On Thursday, April 18, the Digital Public Libraries of America launched a beta version of a portal to American archival and historical materials. Visit the DPLA at http://dp.la and be amazed! And there’s more! Visit the South Carolina Digital Library for historical and archival materials at the state level. Hat tip to Kate Boyd of USC’s Thomas Cooper Library for getting the word out about these great resources.
Doing some international legal research this summer? Check out the Dag Hammarskjold Library’s United Nations Resources Research Guides. The UN Resources research guide allows you to find appropriate research tools alphabetically, by organization, or by theme. It also has links to the library catalogs for the different groups within the United Nations and a list of resources to find UN statistics.
Looking specifically for UN documents? Try the UN Documentation Research Guide. Organized by type of document, it explains the different type of documents and how to find different types of documents. There are also separate research guides to find materials of the General Assembly, the Security Council, the International Court of Justice, and the Economic and Social Council. Finally, there are research guides organized to find resources by theme, on topics such as disarmament, the environment, human rights, international law, and peacekeeping.
These are definitely work checking out if you’re looking for primary source UN documentation.
Click here to see the list of the Coleman Karesh Law Library’s new acquisitions for the month of March.
Consider checking out one of our excellent, new study aids:
- The Glannon Guide to Civil Procedure: Learning Civil Procedure Through Multiple-Choice Questions and Analysis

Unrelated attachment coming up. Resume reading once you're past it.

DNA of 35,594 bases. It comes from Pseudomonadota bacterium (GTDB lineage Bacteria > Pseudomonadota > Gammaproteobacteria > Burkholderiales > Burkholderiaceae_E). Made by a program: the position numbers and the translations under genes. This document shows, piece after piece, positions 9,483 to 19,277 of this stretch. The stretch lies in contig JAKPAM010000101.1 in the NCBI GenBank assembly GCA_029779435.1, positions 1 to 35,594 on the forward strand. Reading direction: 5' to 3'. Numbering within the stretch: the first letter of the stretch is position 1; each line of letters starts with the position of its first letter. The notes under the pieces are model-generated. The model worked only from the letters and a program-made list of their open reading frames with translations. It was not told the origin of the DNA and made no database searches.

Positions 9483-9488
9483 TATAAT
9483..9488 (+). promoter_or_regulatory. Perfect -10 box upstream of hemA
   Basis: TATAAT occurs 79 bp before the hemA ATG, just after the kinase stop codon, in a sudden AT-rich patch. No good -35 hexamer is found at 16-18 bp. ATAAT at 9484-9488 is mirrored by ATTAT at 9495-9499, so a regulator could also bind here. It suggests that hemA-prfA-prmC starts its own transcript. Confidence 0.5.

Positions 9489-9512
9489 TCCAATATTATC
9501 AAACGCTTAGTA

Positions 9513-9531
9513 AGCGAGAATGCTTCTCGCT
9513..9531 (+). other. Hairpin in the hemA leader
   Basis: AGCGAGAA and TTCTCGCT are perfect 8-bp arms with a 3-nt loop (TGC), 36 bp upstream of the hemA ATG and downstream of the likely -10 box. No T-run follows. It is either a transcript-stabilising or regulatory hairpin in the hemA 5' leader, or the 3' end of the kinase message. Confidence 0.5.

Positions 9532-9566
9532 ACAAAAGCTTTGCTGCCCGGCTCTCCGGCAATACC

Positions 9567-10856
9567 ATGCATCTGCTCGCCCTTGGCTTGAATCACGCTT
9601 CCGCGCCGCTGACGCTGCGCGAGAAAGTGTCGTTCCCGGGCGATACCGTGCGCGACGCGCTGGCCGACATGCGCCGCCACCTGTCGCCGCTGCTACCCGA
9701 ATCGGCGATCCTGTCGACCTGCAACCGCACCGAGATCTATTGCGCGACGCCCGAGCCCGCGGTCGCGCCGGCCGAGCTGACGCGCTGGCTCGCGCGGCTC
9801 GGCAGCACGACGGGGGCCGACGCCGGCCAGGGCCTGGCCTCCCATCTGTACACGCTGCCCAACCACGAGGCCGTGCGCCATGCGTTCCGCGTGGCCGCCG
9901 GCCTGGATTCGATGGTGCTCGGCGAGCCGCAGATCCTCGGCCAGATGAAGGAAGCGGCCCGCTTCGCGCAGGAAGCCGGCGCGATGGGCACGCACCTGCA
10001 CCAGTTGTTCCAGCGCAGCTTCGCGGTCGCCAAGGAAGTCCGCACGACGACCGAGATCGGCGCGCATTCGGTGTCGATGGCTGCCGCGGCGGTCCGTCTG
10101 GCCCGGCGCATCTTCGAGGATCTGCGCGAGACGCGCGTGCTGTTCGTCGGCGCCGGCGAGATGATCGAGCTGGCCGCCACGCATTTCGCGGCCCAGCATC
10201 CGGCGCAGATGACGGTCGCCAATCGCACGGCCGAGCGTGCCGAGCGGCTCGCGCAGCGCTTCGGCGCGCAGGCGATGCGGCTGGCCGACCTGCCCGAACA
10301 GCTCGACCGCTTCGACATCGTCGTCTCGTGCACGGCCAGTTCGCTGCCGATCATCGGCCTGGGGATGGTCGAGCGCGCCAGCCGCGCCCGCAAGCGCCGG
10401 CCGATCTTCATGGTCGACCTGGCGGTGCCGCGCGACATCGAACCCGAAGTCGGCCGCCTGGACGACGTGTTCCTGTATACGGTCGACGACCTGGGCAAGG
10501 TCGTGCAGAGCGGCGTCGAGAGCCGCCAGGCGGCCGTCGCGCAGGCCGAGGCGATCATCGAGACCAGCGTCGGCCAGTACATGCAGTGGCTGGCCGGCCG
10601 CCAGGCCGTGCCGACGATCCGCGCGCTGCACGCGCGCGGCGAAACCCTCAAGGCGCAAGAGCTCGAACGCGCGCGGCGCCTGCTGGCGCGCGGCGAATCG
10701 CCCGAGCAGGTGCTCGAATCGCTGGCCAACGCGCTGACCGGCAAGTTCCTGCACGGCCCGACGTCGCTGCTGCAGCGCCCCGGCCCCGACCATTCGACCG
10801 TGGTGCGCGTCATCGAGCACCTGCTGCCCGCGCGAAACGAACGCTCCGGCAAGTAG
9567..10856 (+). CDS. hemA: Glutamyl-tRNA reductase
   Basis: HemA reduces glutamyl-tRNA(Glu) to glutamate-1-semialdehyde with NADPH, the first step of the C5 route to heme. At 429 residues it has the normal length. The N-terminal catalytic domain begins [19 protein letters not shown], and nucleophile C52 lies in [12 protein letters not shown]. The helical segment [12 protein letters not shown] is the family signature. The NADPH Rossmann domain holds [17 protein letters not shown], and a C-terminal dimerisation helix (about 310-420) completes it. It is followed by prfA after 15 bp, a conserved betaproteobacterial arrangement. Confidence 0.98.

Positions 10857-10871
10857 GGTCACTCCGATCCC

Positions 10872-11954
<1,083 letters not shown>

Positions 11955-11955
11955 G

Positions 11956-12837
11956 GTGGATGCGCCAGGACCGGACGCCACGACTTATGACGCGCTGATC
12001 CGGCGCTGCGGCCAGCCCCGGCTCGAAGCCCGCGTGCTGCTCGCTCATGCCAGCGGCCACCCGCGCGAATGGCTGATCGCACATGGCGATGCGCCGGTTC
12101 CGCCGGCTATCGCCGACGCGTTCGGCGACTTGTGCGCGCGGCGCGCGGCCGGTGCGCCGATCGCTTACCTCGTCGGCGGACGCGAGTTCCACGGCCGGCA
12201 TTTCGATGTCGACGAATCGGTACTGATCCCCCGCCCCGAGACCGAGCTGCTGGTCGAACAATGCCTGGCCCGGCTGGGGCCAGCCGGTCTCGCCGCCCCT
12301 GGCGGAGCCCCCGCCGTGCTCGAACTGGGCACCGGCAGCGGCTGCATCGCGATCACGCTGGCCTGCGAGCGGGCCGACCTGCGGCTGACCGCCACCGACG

- The Glannon Guide to Constitutional Law: Individual Rights and Liberties: Learning Constitutional Law Through Multiple-Choice Questions and Analysis
- The Glannon Guide to Criminal Procedure: Learning Criminal Procedure Through Multiple-Choice Questions and Analysis
- The Glannon Guide to Property: Learning Property Through Multiple-Choice Questions and Analysis
There are also new books on the Fifth Amendment, intellectual property law (trademarks, patents, and copyright), expert witnesses, and much, much more!
A new SCOTUSblog article has released its rankings from a review of all the cert.-stage amicus briefs filed between May of 2009 and August of 2012. To come up with the rankings, the review looked at the number of amici filed by parties and those parties’ success rates (by looking at the percentage of petitions supported that were granted or denied).
Who came out on top? The Chamber of Commerce of the United States of America, who filed 54 briefs, with a 32% success rate. Rounding out the top 5 was the National Association of Criminal Defense Lawyers, the Pacific Legal Foundation, the Cato Institute, and the Washington Legal Foundation.
For the full article, go here.
The Wilson Center’s Digital Archive: International History Declassified contains once-secret documents from various governments and organizations around the world. These materials, now declassified, are a rich body of historical information. With 71 collections, covering topics from the 1988 Seoul Olympic Games to the Cuban Missile Crisis to “Stalin and the Cold War,” the Digital Archive supports the research aims of three Wilson Center projects: The Cold War International History Project, The North Korea International Documentation Project, and the Nuclear Proliferation International History Project. As such, most of the document collections are focused on these areas.
You can check out the collections here.
A U.S. District Court judge for the Southern District of New York held Saturday that “pre-owned” digital music sales is an infringement of copyright. ReDigi, Inc. allowed customers to use its platform to buy and sell digital music originally purchased from iTunes–a move away from the first sale docrine that usually allows for the resale of copyrighted materials that have been put into the market already by the publisher/creator. The judge hesitated to apply the first sale doctrine to the digital world, particularly since Congress itself has not taken that step.